I have been reading on the Harpers (a faction in the Forgotten Realms setting of Dungeons and Dragons) a bit, and I have seen quite some comments online of people not liking them a lot because of the things they have been doing.. I want to ask a question about this, but I do not want to phrase it in a way that makes it a non-subjective question.

  • Asking it like "Why do poeople dislike the Harpers?" is of course a no-go.
  • Phrasing it like "What have the Harpers done to gain out-of-universe dislike?" is still a bit iffy.
  • "What canonical events have contributed to a negative image of the Harpers?" isn't quite it yet.

How should I go about phrasing this particular question?


3 Answers 3


This sounds like a question for an expert, but you might be that expert

A question like What canonical events have contributed to fans' negative feelings about the Harpers? then the question's body containing perhaps a description of the Harpers and its role in the Realms and some links to places where folks are disparaging of the organization sounds like a reasonable and valid question that an expert on the Forgotten Realms should and can answer.

I disagree with Brian Ballsun-Stanton's concern that this question is not a good fit here. This question isn't better addressed by a message board conversation where static from fans and worse will lead to confusion and frustration but is better addressed here by a lecture from a well informed Realms historian who can confidently speak to fans' reactions to canonical events.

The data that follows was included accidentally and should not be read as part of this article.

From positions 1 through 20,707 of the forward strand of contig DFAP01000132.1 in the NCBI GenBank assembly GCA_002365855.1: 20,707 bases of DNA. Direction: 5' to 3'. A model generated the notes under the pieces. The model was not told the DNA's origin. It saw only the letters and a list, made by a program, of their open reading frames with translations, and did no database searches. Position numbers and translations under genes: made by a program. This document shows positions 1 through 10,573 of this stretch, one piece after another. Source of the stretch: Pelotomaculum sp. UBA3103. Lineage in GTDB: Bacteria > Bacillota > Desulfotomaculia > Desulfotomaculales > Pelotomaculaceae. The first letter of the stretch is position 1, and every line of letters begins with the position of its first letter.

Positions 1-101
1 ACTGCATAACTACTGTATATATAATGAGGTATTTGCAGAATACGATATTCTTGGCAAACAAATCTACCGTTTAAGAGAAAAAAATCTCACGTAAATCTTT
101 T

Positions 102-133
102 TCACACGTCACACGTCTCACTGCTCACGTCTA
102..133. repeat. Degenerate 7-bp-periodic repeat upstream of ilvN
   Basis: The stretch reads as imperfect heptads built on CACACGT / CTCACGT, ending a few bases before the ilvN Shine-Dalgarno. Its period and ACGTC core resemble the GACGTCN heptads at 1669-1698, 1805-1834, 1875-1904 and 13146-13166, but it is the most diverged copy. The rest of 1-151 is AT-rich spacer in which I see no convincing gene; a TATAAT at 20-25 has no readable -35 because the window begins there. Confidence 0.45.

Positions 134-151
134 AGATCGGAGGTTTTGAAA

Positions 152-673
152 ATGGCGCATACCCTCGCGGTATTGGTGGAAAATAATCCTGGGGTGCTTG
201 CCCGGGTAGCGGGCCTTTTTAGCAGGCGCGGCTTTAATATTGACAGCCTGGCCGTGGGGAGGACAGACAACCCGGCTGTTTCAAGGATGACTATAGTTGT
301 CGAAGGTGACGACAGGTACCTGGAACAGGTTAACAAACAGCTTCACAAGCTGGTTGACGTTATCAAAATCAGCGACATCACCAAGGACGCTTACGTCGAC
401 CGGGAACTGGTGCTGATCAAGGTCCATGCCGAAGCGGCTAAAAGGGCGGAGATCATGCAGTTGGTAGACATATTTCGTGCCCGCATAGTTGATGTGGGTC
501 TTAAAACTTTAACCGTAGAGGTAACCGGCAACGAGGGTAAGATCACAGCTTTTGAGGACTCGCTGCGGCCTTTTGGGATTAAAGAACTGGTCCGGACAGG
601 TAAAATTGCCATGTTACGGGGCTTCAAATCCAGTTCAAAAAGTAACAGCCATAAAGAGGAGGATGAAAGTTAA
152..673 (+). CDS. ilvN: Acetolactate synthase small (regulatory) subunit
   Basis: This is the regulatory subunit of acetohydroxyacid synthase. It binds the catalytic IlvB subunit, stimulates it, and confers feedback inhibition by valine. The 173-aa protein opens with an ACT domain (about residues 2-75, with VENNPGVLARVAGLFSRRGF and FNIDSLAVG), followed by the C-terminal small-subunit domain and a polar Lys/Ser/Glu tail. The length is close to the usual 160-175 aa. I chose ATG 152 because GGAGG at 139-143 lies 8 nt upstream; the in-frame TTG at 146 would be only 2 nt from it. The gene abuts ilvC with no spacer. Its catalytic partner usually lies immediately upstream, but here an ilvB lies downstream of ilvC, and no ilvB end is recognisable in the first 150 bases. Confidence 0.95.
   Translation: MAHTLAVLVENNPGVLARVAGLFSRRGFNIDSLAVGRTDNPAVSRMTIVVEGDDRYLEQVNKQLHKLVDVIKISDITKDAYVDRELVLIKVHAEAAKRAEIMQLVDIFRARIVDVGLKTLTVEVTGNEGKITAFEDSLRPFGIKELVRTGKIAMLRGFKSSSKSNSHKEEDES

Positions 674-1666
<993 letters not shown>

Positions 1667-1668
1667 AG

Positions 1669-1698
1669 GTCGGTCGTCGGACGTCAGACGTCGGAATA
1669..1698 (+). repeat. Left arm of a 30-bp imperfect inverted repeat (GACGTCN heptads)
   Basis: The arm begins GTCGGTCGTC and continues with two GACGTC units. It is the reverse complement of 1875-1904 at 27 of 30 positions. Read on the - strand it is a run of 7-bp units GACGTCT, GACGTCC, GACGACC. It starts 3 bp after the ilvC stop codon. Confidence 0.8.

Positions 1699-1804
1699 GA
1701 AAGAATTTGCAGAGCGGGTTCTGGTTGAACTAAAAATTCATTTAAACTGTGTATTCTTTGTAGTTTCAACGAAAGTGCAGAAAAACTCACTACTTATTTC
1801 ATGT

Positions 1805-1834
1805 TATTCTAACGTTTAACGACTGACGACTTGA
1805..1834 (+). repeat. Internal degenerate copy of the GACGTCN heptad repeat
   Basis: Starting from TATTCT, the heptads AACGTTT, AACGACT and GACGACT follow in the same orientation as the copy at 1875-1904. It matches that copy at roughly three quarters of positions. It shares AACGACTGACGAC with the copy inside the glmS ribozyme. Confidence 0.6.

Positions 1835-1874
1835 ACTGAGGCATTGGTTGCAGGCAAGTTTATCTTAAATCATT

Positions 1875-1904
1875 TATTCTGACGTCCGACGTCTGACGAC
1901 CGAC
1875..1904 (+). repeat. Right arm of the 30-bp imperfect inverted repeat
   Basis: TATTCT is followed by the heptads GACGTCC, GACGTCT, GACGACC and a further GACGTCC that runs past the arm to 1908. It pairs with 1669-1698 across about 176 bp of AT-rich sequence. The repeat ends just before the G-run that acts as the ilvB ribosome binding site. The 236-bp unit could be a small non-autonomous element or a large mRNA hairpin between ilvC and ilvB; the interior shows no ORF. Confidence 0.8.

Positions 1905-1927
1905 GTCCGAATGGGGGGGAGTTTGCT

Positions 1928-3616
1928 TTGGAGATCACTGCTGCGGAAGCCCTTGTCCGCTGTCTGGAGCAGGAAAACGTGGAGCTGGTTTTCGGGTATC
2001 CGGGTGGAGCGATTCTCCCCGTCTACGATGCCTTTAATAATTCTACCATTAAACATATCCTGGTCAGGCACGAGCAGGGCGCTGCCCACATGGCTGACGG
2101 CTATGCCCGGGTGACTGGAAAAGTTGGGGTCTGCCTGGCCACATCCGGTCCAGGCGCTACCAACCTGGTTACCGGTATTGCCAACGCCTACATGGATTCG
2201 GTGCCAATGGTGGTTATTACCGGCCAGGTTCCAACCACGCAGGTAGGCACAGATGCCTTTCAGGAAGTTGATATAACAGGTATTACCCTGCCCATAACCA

Thing is, unless there's a Realms historian who frequents this site or you can encourage one from another to visit to answer the question, you might be in the best position to answer your own question, having already done some research, assessed the impact of some events, and gauged fans' reactions. While it's totally okay to answer your own questions, it sounds like you don't want to. So there's that.

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    \$\begingroup\$ Don't avoid asking just because no one will answer it. Pragmatically unanswerable questions are fine as long as they are theoretically answerable. \$\endgroup\$ Mar 9, 2015 at 23:27

I think the core of this is what your question really is. What is the problem you're trying to solve?

"Why does some set of people on the internet believe something" is always a crappy question. It lacks clarity of who 'those people' are and frankly even a good answer doesn't help anyone. And you read their posts, I'm not sure why you'd ask the question here.

If you or your players have a problem with something, that's a better question because it has standing and is actionable.

Thinking about how this impacts your play and asking a question like "How do I make having a pervasive goody-goody organization like the Harpers not derail campaigns set in the Realms because my players will be tempted to hand every threat above CR5 over to them" is a good question too.

But why does anyone believe anything on the Internet? it's full of psychoes and reason has little to do with it. Not very relevant for here.


This seems more suited for discussion on a forum somewhere. Some questions simply are a poor fit for our venue, and "primarily opinion based" is one of our close reasons. We're also, unfortunately, stingy with our telepathy.

We view this sort of "knowing what we're bad at" as a feature, instead of a bug.

With that said, the way to think about this sort of question is: "can there be a single best answer to this question?" In this instance, the best answer can only link to and summarise the comments you've already read.

If you absolutely must, you could ask for author intent and where the author has discussed his or her intentions, but that... wouldn't be a very good question in this context.


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